Plant disease arises from the interaction of processes occurring at multiple spatial and temporal scales. With new tools such as next-generation sequencing, we are learning about the diversity of microbes circulating within and among plant populations and often coinhabiting host individuals. The proliferation of pathogenic microbes depends on single-species dynamics and multispecies interactions occurring within and among host cells, the spatial organization and genetic landscape of hosts, the frequency and mode of transmission among hosts and host populations, and the abiotic environmental context. Here, we examine empirical evidence from these multiple scales to assess the utility of metacommunity theory, a theoretical framework developed for free-living organisms to further our understanding of and assist in predicting plant-pathogen infection and spread. We suggest that deeper understanding of disease dynamics can arise through the application of this conceptual framework at scales ranging from individual cells to landscapes. In addition, we use this multiscale theoretical perspective to synthesize existing knowledge, generate novel hypotheses, and point toward promising future opportunities for the study of plant pathogens in natural populations.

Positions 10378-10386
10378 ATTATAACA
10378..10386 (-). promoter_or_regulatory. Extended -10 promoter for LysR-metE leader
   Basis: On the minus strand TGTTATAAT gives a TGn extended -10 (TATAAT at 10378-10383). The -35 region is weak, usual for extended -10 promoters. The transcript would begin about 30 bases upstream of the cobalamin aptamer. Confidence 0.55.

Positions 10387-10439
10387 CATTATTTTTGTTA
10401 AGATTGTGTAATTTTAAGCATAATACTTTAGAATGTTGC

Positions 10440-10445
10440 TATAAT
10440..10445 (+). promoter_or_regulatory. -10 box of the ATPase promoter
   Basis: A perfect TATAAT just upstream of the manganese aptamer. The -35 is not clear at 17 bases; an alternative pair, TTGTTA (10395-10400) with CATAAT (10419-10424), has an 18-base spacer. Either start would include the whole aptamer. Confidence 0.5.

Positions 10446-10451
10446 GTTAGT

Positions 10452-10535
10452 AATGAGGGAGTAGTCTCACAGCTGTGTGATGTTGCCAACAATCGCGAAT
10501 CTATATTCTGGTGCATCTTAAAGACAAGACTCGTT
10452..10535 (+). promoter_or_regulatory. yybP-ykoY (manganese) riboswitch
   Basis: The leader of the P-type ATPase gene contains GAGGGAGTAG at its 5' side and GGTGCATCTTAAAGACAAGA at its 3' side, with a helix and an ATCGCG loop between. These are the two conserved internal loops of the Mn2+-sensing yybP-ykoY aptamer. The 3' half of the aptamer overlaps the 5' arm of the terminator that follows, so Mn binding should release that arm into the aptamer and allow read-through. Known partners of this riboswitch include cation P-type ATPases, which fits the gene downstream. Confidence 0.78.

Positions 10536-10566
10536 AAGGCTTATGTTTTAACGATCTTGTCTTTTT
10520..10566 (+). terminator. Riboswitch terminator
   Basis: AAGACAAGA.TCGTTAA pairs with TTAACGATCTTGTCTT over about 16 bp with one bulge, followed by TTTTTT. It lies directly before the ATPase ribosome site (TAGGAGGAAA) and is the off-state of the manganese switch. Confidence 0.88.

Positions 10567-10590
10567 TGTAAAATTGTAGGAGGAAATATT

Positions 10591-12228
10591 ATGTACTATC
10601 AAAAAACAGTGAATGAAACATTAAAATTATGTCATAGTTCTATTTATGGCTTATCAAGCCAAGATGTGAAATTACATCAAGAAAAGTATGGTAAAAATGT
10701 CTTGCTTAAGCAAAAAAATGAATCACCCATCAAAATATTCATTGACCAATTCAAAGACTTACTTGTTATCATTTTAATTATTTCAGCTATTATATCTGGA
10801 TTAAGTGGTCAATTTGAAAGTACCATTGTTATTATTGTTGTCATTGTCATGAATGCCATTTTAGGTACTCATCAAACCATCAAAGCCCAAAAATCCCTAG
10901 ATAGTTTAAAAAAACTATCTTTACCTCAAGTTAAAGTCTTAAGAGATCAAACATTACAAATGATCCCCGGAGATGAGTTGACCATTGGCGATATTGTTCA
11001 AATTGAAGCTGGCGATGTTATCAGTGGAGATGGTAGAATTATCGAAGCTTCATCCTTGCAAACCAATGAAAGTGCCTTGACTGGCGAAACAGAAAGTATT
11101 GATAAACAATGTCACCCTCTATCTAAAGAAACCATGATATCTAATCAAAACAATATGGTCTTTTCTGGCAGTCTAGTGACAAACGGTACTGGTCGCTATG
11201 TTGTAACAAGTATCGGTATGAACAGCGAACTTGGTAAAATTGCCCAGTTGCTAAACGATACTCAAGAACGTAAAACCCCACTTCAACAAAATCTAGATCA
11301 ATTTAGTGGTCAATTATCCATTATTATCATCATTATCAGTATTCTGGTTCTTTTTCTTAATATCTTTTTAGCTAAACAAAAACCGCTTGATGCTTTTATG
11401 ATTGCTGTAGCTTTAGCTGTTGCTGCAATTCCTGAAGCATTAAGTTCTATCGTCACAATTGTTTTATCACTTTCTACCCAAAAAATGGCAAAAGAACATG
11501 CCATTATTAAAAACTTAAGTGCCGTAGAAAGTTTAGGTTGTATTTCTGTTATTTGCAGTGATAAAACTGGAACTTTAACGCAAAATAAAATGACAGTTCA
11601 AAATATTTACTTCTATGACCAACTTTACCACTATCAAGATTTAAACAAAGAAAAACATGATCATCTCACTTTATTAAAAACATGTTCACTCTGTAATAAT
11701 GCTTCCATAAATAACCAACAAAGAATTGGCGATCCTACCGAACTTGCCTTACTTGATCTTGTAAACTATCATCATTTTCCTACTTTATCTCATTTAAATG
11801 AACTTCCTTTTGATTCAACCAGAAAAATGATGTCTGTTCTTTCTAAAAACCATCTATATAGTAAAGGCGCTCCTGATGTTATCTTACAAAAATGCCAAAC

|Original language||English (US)|
|Number of pages||22|
|Journal||Annual Review of Phytopathology|
|State||Published - Aug 4 2016|
Bibliographical noteFunding Information:
The authors thank Chris Mundt for inviting this contribution and Amy Kendig and Aaron David for excellent comments on the manuscript. Support for this work was provided to E.T.B. and E.W.S. by NSF-EF 12-41895 and the University of Minnesota and to A.-L.L. by the Academy of Finland (Grant Number 284601).
© 2016 by Annual Reviews. All rights reserved.
- Mass effects
- Neutral theory
- Patch dynamic
- Plant pathogen
- Species sorting